Since it reads like a fluid conversation that picks up from the last part, it's not easy to pick a snippet, and it's definitely recommended that you read the full piece, but I'll try to quote a couple of questions anyway :
RPS: Some pundits say Game of Thrones uses it as a crutch, though. People talk a bunch, so they use it to keep eyes on the screen.
Iwinski: I totally disagree with that, but I have a story [laughs]. We were showing Witcher 1 for the first time… and I think it goes back to a different cultural perception of sex. In the US, it’s pretty much a no-go zone. It explains, for example, why you have a very thriving porn industry – which is a bit of a contradiction [laughs]. But, you know, business is business, one could say.
Back home [in Poland], though, it’s just a normal part of life. So with the famous – or infamous, you could say – sex cards, European journalists were like “Oh, cool.” And then we showed Witcher 1 to people in the US, and they were like [gasps in an impressively high pitch]. A lot of the key magazines treated the whole thing as a big feature, and they were writing how our programmer was excited about the sex cards in the game.
So there are different views on these things. But, for me, I read George R. R. Martin’s books after one of the journalists left our presentation of Witcher 1 and told me “Wow, it’s a bit like Game of Thrones!” So I went out and bought the books and read them straight [through]. And in the books, I think there’s even more sex and nudity than there is in the TV series. Is it problematic in the books? For me, it’s not. It just makes sense. It’s power, politics, and sex. It is how we are – how we humans behave. It’s all about power, money, and sex. Come on, look at [E3]. Look at the booth babes.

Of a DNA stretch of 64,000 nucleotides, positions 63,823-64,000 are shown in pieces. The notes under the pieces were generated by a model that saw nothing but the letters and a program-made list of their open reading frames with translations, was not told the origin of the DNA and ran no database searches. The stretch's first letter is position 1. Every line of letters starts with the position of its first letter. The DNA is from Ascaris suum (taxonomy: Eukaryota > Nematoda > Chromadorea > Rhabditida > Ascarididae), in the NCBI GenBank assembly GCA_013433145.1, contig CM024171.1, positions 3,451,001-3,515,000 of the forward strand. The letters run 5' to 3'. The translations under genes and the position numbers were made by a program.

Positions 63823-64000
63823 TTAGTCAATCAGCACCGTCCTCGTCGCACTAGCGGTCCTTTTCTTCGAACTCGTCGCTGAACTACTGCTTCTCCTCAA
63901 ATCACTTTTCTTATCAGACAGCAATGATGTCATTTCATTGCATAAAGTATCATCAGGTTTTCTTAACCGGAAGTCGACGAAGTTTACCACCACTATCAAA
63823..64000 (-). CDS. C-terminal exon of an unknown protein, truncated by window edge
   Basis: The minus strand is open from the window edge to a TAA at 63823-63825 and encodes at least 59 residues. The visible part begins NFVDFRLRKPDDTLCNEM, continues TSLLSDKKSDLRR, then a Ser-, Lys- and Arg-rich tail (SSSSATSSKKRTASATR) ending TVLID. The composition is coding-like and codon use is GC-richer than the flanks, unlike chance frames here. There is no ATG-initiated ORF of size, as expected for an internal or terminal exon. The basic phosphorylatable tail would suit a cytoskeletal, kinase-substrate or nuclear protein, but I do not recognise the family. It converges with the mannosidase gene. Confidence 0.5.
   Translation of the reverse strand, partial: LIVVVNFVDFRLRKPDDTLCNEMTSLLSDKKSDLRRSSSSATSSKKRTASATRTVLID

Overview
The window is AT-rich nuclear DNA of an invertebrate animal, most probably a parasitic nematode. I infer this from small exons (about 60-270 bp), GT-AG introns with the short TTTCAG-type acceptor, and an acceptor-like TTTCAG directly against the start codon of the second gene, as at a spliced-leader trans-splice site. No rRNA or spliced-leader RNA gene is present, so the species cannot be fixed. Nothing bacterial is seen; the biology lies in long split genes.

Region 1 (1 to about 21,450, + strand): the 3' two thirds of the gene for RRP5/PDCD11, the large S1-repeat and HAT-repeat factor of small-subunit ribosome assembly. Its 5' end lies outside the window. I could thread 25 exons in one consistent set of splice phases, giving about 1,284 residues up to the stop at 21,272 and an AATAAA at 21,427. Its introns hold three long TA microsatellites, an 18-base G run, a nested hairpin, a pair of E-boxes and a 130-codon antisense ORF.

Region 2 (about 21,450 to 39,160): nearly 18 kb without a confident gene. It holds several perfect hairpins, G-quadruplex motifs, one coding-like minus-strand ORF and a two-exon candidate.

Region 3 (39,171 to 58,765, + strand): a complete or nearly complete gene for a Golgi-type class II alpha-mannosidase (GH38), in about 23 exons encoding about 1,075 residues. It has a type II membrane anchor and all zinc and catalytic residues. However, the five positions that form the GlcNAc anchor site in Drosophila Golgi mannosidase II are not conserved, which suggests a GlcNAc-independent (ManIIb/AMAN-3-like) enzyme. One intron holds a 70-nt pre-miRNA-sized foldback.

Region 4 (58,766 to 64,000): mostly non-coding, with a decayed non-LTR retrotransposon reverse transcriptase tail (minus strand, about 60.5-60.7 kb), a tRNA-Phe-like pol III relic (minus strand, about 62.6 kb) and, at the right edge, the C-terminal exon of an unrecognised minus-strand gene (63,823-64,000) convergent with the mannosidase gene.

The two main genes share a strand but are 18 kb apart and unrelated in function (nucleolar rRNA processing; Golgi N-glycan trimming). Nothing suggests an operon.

So [Game of Thrones' TV producers] can be accused of abusing that, but I think there’s a part of George R. R. Martin’s creation that… removing sex from it would be kind of shitty. It’s just a part of this world. And this world is really hardcore, you know?
That’s pretty much the same in The Witcher. It’s a little dark, but it’s real.
RPS: Right. And, by and large, Game of Thrones presents this unabashedly male-dominated world. I mean, many of the best characters are strong females, but the structure of society is almost comically male-centric.
Iwinski: And I think it’s exactly the same way in The Witcher. And while there were plenty of stories about the sex cards when we were showing the game, a few talked about the female sorceresses – who have an immense power.
I think, at the end of the day, it’s all about making a great story. We’re not using things like sex for cheap tricks and draw some male audience to that. That’d totally make no sense.